Migrants, and their need for integration, have been in the heart of the Community of Sant’Egidio since the 70s, when they have started to be a significant component of the Italian society.
It was 22nd May 1979, when some people, unidentified, burned a Somali refugee alive. He was named Ali Jama and was sleeping in the porch of a church, near piazza Navona, in Rome. His tragic death was a call to reflect upon the presence of immigrants in Italy.
The Community organized a vigil in the city and asked to Pope John Paul II, in office only for a few months, to remember in his prayer that man, stranger to our country. The Pope addressed our request and on 27 May, in the Angelus, commemorated Ali and prayed for all migrants.
Since then, we have met many migrants, coming from all corners of the world. Today, many of these men and women have completed their journey and have become “new Italians” and “new Europeans”. A good number of them have obtained citizenship and live, work and look forward to their future in this country, where they arrived years ago and still reside with their family. The same story is happening in other European countries, where the Community is present.
We start by welcoming those who knock to our doors escaping from their country. At the same time, we immediately offer them a pathway which starts from learning our language. Opened in 1982 and now attended by thousands of students, in Italy as well as in other European countries, the Schools of Language and Culture are the channel to promote the understanding of and active engagement with the society of the country where migrants have arrived. The movement Peace People, made of people from all over the World, creates a network that protects and prevents from division and individualism. Gatherings, meetings, conferences, also in the school, foster social inclusion by creating the occasion for encounters between foreigners and local citizens. The commitment to fight any expression of racism and exclusion and to promote the encounter between cultures that are different, but meant to coexist and have a dialogue, is a priority.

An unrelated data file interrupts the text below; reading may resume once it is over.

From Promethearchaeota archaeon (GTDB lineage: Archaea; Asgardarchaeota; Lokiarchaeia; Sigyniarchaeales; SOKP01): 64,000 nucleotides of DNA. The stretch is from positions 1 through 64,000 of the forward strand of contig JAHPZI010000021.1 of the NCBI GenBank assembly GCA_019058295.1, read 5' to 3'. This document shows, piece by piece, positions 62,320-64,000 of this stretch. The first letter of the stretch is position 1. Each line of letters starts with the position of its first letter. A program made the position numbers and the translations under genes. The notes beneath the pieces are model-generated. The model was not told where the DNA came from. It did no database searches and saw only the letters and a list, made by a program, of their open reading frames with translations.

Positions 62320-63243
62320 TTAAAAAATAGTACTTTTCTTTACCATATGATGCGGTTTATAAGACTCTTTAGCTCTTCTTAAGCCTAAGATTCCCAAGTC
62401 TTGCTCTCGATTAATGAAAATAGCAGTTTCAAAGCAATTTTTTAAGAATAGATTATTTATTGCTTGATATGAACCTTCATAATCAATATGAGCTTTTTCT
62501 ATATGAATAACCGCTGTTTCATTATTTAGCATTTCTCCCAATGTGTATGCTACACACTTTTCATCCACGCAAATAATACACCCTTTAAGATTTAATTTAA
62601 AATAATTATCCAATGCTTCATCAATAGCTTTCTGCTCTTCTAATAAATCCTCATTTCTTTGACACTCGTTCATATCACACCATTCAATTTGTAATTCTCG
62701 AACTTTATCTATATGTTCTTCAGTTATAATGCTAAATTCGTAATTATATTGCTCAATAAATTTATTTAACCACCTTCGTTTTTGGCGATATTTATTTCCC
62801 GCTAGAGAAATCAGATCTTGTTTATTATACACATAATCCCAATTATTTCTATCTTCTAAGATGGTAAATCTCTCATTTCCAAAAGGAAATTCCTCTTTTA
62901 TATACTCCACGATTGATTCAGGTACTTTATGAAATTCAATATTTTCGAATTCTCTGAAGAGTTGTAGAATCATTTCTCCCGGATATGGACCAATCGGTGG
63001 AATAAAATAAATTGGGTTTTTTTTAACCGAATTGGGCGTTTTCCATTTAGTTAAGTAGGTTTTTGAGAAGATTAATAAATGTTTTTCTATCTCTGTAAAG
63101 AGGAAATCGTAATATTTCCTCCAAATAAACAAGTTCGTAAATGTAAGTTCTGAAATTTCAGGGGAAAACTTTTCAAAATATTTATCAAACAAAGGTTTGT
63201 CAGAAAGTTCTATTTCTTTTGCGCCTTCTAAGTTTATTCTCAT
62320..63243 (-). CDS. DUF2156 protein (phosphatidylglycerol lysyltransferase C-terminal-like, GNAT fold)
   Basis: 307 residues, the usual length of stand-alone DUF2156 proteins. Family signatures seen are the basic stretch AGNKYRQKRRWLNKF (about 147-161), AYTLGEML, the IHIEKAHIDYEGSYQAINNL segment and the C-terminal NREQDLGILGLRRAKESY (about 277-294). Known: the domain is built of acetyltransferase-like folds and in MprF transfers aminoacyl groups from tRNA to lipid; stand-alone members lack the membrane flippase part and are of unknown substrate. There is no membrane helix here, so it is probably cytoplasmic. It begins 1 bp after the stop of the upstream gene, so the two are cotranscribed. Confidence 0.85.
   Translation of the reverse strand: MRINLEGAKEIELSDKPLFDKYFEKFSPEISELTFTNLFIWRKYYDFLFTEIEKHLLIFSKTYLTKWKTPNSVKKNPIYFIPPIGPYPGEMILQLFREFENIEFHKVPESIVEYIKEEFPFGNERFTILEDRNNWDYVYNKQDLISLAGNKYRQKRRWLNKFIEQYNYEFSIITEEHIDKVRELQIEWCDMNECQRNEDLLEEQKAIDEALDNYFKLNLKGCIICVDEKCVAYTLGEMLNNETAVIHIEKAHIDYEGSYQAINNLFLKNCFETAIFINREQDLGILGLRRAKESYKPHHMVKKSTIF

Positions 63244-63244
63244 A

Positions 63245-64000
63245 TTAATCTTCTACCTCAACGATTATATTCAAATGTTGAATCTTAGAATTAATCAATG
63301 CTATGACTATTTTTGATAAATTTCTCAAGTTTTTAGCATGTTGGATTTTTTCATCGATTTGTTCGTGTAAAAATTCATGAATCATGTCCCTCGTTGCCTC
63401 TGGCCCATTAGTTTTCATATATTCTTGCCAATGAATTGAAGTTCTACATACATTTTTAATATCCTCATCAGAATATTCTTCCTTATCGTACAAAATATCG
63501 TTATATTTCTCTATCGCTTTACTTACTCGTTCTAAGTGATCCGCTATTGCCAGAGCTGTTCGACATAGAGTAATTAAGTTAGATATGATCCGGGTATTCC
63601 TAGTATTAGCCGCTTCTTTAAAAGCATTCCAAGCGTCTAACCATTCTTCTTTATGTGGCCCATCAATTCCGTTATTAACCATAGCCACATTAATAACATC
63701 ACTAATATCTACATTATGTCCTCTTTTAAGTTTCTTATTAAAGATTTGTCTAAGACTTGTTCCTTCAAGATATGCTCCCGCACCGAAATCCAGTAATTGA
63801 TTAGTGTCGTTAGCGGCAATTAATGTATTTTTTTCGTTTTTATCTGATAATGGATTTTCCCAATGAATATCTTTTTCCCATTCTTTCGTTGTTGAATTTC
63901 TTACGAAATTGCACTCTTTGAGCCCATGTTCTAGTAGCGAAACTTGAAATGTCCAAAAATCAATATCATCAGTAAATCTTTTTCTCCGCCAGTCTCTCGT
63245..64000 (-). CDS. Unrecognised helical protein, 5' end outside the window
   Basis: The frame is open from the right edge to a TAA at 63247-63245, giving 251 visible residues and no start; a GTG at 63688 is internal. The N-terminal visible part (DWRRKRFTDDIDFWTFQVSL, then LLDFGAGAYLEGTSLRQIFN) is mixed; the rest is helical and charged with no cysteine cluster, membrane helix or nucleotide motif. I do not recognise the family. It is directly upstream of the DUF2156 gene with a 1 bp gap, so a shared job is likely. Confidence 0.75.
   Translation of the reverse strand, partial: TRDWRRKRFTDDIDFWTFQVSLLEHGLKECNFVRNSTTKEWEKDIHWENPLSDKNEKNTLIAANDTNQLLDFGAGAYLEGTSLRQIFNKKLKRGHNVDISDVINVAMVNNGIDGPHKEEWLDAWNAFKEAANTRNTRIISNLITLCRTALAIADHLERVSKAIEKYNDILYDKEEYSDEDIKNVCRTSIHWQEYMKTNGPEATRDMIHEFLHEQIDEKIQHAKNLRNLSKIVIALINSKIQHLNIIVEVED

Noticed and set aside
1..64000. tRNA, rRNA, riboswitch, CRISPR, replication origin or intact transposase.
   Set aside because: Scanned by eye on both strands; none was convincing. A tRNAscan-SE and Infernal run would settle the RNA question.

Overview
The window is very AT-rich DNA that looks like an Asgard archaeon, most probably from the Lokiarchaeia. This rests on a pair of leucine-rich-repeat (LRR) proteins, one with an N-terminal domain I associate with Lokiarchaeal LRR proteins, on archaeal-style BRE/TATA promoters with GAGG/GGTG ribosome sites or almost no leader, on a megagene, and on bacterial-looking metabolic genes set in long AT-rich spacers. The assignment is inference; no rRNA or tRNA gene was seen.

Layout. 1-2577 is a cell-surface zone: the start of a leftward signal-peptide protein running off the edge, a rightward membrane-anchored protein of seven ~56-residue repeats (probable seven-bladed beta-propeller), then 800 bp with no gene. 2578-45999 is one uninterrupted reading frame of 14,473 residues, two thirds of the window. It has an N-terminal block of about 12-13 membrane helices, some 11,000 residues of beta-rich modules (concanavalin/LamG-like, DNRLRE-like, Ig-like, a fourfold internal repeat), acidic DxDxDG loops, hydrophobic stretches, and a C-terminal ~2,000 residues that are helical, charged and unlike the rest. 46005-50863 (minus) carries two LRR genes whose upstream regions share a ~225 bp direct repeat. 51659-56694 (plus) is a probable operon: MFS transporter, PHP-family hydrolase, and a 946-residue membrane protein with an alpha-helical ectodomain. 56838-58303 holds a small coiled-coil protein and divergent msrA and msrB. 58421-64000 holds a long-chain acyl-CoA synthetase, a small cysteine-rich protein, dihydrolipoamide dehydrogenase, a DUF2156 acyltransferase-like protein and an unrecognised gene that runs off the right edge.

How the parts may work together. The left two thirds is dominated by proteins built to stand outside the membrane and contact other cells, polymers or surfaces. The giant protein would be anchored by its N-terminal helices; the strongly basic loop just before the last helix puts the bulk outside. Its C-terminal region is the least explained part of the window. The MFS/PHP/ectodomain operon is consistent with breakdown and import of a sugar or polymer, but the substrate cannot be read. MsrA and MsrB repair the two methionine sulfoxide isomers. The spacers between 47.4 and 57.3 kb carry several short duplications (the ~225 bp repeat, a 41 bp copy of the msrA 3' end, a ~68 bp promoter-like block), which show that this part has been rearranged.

After the shipwreck in Lampedusa, and the recurrent tragedies in our sea, where thousands of people lose their life in the hope of landing somewhere better –along with the words of Pope Francis (“welcome, protect, promote, integrate”) – the Community of Sant’Egidio has started, in February 2016, the Humanitarian Corridors together with the Italian Protestant Churches. By the end of 2017, more than one thousand Syrian refugees have arrived escaping from Lebanon, as part of this project which is self-funded. This model of receiving and integrating refugees has been exported in France and Belgium, and is seen as an example in Europe.
Many other initiatives have been developed and promoted by the Community to support integration. Integration and peace-building are among the biggest challenges to live in the global world.
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